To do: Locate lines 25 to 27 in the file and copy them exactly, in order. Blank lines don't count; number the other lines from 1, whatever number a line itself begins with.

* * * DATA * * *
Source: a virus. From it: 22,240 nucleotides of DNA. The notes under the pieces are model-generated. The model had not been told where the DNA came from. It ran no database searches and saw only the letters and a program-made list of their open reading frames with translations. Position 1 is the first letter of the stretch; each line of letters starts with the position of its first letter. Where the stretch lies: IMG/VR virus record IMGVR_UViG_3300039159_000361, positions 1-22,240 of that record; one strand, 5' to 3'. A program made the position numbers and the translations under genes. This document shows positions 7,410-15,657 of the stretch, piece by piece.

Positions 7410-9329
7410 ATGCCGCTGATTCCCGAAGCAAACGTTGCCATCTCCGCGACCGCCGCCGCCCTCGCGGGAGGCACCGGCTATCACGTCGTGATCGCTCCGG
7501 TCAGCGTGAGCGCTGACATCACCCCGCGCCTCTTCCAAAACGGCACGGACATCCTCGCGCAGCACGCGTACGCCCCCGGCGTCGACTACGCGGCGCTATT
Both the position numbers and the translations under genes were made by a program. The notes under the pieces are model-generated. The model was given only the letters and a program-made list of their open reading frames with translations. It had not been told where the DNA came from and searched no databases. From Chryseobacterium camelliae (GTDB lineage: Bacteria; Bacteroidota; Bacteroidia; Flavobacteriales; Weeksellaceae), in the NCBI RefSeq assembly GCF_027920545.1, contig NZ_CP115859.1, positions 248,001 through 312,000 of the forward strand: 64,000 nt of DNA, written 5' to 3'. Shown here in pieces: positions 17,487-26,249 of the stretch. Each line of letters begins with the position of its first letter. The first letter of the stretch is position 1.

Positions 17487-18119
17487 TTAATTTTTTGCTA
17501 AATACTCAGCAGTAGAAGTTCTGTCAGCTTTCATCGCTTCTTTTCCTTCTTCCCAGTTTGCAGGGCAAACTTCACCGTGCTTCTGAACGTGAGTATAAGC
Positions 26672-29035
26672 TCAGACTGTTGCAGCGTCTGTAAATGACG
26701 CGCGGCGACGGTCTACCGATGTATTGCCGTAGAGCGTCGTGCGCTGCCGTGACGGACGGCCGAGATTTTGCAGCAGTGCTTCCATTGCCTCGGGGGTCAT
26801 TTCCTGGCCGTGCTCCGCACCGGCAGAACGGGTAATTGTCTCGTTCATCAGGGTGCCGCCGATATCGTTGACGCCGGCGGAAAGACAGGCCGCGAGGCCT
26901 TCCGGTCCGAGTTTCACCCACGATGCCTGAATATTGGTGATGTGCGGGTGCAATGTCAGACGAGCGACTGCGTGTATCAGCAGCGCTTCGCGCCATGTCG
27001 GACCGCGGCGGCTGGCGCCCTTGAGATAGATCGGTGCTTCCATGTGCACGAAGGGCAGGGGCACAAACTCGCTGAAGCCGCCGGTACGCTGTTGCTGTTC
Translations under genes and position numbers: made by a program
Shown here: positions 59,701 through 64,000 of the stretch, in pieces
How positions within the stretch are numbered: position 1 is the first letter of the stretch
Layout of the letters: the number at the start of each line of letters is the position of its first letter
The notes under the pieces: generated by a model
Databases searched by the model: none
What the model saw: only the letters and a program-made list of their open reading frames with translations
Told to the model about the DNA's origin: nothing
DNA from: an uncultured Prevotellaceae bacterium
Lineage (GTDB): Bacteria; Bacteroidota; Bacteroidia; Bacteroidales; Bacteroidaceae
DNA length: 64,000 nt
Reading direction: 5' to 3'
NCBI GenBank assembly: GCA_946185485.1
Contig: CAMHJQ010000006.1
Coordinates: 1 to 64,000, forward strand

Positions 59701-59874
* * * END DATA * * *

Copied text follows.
DNA length: 64,000 nt
Reading direction: 5' to 3'
NCBI GenBank assembly: GCA_946185485.1